Some measure of reliability is attained because of the large samples used (Cohen, 1960) and the use of the same 5-point rating for the three years. However, due to the nature of the study (using archived data), formal test, retest and inter-rater reliability could not validly be conducted due to the lack of scientific control mentioned earlier above and nor appropriate for the study.

Overall performance ratings of employees by their line managers have been used as a valid method to assess performance in organisations in previous studies (Gattiker & Larwood, 1995; Lyness & Thompson, 2000). The ratings measure used in the present study was deemed to have face validity: the ratings were commonly applied to all individuals in the organisation and were known by all to measure success and affect progressthe purpose of the performance appraisal process was outlined in the organisation's Performance Management booklet referred to above, and was also communicated via performance appraisal training for appraisers. The reliability of the overall performance rating (OPR) as a scale measure is assured by the general agreement and understanding of the definitions applying to each of the scales of 1-5.
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For example, although the scale is numerical, there were also qualitative, subjective definitions to each of the scale measurements. It was generally agreed in the

organisation that 1 was quantitatively and qualitatively larger than 2, 2 between 3, and so on between each of the OPR rating scale points, and the training attended by the author confirmed this. This generally accords with Cohens (1960) analysis of reliability where agreement is reached between scales by two judges. In addition, in the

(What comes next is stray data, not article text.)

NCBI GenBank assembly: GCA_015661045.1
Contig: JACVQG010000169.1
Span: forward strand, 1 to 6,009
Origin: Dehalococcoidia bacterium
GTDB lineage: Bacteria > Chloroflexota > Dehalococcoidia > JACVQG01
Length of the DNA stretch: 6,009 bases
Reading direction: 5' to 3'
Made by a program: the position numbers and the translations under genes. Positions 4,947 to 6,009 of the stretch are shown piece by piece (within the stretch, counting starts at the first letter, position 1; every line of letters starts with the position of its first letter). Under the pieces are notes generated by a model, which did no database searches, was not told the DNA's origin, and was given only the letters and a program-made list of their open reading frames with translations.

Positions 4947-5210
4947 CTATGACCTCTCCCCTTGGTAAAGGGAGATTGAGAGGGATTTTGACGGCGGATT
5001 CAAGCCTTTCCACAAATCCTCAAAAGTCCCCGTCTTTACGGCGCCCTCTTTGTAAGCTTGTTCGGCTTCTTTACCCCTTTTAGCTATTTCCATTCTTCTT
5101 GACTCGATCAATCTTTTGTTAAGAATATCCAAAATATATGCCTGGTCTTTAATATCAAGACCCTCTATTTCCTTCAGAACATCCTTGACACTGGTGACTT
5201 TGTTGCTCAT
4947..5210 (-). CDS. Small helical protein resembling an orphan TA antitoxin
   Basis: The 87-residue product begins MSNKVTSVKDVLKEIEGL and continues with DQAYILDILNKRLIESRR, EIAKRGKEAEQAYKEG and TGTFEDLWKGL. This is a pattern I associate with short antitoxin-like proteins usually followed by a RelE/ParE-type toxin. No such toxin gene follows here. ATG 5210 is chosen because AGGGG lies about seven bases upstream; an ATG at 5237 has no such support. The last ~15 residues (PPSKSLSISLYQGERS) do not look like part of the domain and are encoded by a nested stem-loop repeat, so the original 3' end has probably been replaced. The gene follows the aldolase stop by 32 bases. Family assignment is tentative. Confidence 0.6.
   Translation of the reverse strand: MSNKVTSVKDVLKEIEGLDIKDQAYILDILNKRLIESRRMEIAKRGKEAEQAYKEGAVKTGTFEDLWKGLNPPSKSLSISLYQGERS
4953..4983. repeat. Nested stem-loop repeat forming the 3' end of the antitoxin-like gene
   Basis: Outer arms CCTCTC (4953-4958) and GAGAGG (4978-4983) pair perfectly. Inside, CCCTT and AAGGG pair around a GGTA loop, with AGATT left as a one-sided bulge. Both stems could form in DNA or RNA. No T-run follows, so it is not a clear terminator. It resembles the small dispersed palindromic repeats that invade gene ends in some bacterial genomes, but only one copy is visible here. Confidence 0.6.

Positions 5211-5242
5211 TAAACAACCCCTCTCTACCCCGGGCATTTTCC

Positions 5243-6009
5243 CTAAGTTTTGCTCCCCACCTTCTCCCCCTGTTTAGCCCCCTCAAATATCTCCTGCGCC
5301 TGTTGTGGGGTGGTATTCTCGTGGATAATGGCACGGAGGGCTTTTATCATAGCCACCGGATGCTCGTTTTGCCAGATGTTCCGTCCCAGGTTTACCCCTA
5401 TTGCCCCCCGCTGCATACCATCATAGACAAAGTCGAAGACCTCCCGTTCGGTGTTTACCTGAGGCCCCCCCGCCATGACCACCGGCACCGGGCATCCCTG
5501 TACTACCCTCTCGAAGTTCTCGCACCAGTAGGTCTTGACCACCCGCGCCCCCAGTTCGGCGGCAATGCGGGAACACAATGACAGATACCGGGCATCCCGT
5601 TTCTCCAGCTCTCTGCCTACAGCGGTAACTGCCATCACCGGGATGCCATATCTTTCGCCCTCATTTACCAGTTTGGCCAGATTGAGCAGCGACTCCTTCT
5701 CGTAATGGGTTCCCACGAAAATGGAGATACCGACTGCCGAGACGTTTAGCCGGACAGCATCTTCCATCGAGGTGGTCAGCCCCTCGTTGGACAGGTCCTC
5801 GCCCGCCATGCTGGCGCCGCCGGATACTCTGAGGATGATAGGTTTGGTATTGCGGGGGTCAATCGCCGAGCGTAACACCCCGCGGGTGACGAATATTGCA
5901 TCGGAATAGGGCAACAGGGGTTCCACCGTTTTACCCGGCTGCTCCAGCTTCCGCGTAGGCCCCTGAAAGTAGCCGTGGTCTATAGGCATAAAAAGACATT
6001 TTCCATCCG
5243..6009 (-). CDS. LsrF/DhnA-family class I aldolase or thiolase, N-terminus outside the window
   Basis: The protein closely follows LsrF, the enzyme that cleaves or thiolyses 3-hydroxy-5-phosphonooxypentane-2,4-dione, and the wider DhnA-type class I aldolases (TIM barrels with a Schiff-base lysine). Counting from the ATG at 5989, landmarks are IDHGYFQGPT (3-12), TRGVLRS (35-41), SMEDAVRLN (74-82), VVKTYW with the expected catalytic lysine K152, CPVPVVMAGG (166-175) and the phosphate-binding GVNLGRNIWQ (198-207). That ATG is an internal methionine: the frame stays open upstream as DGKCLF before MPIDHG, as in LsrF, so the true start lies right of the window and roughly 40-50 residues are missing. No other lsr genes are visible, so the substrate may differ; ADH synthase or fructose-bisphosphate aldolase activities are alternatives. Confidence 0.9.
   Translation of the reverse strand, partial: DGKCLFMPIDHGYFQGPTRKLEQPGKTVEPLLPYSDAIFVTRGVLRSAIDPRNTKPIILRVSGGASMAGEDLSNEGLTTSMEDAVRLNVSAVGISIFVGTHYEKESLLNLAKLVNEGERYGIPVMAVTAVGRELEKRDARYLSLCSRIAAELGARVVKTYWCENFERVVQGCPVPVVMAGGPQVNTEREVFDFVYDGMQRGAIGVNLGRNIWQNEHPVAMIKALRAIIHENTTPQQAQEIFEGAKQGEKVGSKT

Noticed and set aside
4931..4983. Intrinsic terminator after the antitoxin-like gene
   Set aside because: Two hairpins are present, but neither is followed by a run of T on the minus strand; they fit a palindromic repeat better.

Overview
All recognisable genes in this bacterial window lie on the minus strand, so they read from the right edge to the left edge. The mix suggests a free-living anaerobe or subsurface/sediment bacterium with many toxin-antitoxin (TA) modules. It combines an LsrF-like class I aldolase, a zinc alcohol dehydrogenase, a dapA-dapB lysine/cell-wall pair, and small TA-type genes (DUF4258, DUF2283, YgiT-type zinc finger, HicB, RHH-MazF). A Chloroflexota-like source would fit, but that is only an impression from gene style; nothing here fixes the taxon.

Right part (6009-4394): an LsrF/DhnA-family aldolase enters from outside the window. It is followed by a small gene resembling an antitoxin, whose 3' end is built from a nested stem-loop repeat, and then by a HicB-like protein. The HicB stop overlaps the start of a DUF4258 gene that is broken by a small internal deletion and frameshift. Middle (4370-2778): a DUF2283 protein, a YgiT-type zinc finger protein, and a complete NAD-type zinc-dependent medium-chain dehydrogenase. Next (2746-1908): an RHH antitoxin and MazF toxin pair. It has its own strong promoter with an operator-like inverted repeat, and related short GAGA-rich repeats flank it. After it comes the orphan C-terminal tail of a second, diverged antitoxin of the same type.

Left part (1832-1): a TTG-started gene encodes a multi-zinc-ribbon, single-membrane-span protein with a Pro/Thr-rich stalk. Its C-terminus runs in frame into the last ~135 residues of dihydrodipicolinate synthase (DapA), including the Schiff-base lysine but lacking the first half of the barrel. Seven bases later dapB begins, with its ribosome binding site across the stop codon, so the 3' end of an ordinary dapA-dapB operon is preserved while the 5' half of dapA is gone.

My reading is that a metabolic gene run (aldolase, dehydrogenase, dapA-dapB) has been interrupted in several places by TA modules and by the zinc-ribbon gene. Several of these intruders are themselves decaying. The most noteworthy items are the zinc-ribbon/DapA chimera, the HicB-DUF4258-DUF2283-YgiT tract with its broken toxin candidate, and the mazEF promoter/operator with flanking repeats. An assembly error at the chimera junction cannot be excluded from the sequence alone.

organisation where this study was conducted, the numerical scales were published in the Performance Management Handbook and on the intranet which all staff and managers had access to. Clearly though the rating is subjective one persons rating may not equate with anothers. In addition, it was the organisations policy that where a rating of 5 (lowest) was received for two years running, disciplinary action was taken. Because there were policy decisions attached to the rating measurements which were uniform, this gives some credence to the reliability of the OPR rating scale and the magnitude of difference between each of the rating scale indices.

2.9

Variables used in the study

The variables used for this study relate to data from the appraisal forms as well as organisational data provided from the central database. The variables are listed below:

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Table 1 Variables From Appraisal Forms and Database


Appraisal form data relating to years Year 1 Variables

Overall performance rating, skills totals (reverse scored from 1-7 for each skill), grade code (manager, non-manager), number of years in grade (in 1998), number of strengths, number of development areas. Overall performance rating, skills totals, grade code (manager, non-manager), number of strengths, number of development areas. Overall performance rating, grade code (manager, non-manager), grade8all* (4 nonmanager grades, 4 manager grades)

Year 2

Year 3

*Variable only applies to Year 3.

The variables in Table 1 above, Overall performance rating and Grade code apply to performance appraisals for all three years. The variable code grade code was coded as 1 = manager; 2 = non-manager. The variable grade8all refers to all of the 8 grades within the organisation (Year 3). For Years 1 and 2, much of the data is missing related to the 8 grades and so could not be used in any analysis. For this reason, the variable, "grade8all", only applies to Year 3.